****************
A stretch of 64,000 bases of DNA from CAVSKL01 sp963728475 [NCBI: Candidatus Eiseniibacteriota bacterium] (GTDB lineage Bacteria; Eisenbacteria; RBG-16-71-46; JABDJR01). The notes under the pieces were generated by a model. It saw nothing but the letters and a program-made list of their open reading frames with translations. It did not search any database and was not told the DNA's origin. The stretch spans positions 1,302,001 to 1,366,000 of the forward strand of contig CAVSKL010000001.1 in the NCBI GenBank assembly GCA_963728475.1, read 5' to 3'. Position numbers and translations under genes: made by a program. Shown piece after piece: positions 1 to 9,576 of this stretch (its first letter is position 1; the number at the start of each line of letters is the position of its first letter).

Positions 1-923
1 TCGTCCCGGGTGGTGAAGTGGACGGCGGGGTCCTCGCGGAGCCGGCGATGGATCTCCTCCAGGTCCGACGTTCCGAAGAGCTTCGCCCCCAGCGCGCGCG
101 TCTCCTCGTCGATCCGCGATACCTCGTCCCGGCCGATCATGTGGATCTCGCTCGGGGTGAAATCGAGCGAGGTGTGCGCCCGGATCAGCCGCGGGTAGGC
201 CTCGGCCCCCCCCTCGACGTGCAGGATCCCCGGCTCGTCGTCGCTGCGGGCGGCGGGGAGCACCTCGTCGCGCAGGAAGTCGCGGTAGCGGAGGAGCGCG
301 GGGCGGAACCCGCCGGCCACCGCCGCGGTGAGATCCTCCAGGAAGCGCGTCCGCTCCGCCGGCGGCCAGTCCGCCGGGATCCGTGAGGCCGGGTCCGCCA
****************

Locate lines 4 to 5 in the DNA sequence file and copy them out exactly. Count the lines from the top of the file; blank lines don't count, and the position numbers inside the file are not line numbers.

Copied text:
101 TCTCCTCGTCGATCCGCGATACCTCGTCCCGGCCGATCATGTGGATCTCGCTCGGGGTGAAATCGAGCGAGGTGTGCGCCCGGATCAGCCGCGGGTAGGC
201 CTCGGCCCCCCCCTCGACGTGCAGGATCCCCGGCTCGTCGTCGCTGCGGGCGGCGGGGAGCACCTCGTCGCGCAGGAAGTCGCGGTAGCGGAGGAGCGCG